Nursing home in 'chaos' as residents evacuated
RESIDENTS from a prominent Gold Coast retirement home are being evacuated from the facility which has reportedly gone into administration.
Gold Coast Health was this afternoon notified that a majority of the 70 residents of the Earle Haven Retirement had to be moved from the private facility or risk homelessness.
It is understood the evacuation does not effect residents in independent living units at this time.
Earle Haven management have not responded to the Gold Coast Bulletin for comment.
The facility's care contractor Help Street claimed they were given until August 9th to vacate, less than eighteen months after they started working at Earle Haven.
The original contract with owner Arthur Miller was allegedly for 5-10 years.
CEO of Help Street Kristofer Bunker said the situation was "gut-wrenching".
"We've done a lot of work here at our own expense because we saw it as a business venture," he said.
"We tried to meet with (Arthur Miller) yesterday but he would only speak to us through his lawyer."
A nursing contractor claimed the director of the retirement village Arthur Lopes Miller told staff he would "not pay a cent," following weeks of payment disputes.
"It is chaos," the nurse told the Bulletin.
"QAS are managing the home to ensure the care of residents."
"Employees were told they can't be paid, we ourselves have not been paid so staff opted to leave."
The Bulletin understands a medical supply company is also on site retrieving their materials.
Another Help Street employee Elizabeth O'Loughlin said staff and residents have been left bewildered.
"There were residents in there I had to say goodbye to today and they just cried," she said.
"It's been handled very poorly. I think it's been in the works for a while.
"I'm out of a job now, we've all got families.
"We served breakfast, we served lunch and then (my boss) came along and told us after lunch to pack up and leave."
The Gold Coast woman who was visiting her two parents in their 90s at the retirement village said she was shocked to discover she was not allowed inside.
"It is disgusting, all of the fridges were gone, no one knows where the medications are," she told the Bulletin.
"My parents are both in their 90s and have dementia, we haven't been told anything."
"We have no idea where they are going, or what they are doing tonight where they are getting moved to or if we can get some answers.
The woman said staff are also unable to elaborate on the situation at hand.
"It is disgusting, really we have stories of it going into receivership but we have been told about nothing else.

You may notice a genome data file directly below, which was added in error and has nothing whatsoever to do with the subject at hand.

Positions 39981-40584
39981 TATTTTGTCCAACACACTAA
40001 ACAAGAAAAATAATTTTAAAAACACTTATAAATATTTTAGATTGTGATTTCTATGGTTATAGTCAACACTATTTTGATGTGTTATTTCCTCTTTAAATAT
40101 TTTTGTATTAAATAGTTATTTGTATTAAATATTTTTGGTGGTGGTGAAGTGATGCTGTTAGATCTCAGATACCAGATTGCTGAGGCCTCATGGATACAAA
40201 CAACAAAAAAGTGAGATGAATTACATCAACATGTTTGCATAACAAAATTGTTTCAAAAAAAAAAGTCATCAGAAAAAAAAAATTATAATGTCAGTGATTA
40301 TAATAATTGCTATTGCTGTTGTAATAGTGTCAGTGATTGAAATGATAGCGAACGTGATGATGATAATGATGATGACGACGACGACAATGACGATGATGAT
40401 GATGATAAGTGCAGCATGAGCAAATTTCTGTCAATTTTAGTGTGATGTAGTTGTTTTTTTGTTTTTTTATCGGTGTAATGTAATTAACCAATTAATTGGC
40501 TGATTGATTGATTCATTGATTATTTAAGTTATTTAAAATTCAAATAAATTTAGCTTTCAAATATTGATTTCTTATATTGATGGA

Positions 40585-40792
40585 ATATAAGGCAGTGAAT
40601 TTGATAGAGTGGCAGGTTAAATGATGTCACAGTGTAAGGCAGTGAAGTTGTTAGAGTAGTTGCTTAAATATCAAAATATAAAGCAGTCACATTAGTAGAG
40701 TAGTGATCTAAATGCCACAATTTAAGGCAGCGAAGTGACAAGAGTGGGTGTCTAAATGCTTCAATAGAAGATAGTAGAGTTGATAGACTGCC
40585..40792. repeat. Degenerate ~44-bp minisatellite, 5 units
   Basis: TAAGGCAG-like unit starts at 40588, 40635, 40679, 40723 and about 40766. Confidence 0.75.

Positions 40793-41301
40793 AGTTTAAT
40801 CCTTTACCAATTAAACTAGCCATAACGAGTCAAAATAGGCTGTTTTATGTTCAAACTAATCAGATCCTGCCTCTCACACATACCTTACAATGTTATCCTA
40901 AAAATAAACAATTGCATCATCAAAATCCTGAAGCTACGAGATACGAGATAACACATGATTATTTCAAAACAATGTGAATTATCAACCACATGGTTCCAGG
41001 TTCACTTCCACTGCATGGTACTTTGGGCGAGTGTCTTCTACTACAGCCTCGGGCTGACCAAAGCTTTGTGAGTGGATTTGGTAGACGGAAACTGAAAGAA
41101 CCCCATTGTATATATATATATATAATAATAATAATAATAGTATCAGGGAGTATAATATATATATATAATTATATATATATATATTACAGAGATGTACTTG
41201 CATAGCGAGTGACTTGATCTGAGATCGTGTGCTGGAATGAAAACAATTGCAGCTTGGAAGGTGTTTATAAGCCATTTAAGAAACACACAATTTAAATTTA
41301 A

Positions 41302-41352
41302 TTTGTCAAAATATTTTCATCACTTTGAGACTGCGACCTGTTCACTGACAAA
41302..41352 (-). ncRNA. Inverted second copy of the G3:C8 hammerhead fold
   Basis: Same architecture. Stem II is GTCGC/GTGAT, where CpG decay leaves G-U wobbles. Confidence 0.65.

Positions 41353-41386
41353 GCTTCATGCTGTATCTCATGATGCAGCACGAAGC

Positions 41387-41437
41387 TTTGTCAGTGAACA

"There are ambulances everywhere and police staff have been deployed from the Gold Coast Hospital."
A spokesman for Gold Coast Health said they working closely with Queensland Ambulance to ensure all of the residents are moved off site.
A number for residents have extreme dementia and another 30 per cent are estimated to be immobile.
"We have a number of staff and ambulances on site for a medical response to ensure all residents are being cared for," a Gold Coast Health spokeswoman said.
"We will bring patients who need more acute care to the hospital and are certainly liaising with other hospitals and nursing homes on the Gold Coast to ascertain vacancies and ensure everyone is safe.
Gold Coast Health is also working with family members of Earle Haven Retirement patients to ensure they are aware of the situation.
A number of social workers are at the facility to assist families on-site.
"It is a private company that runs through a private provider, we were given the notification this afternoon and rapidly deployed our care team on site," she said.
"This is obviously a difficult situation for families."
A Queensland police spokeswoman said police were called to the retirement home about 2pm in "relation to a disturbance".
It is understood a crew of officers were there to "keep the peace".
Earle Haven Retirement is a residential aged care facility with independent living units.
The retirement village was founded by prominent Gold Coast developer Arthur Earle, who, along with Robin Loh, built Robina.
He first came to the Gold Coast in the 1960s and developed significant portion's of the city's west. It's understood their family no longer has any involvement with the facility.
The millionaire businessman, whose projects continue to stand in Nerang, was one of the city's most famous residents.
He died in 1998 at age 84.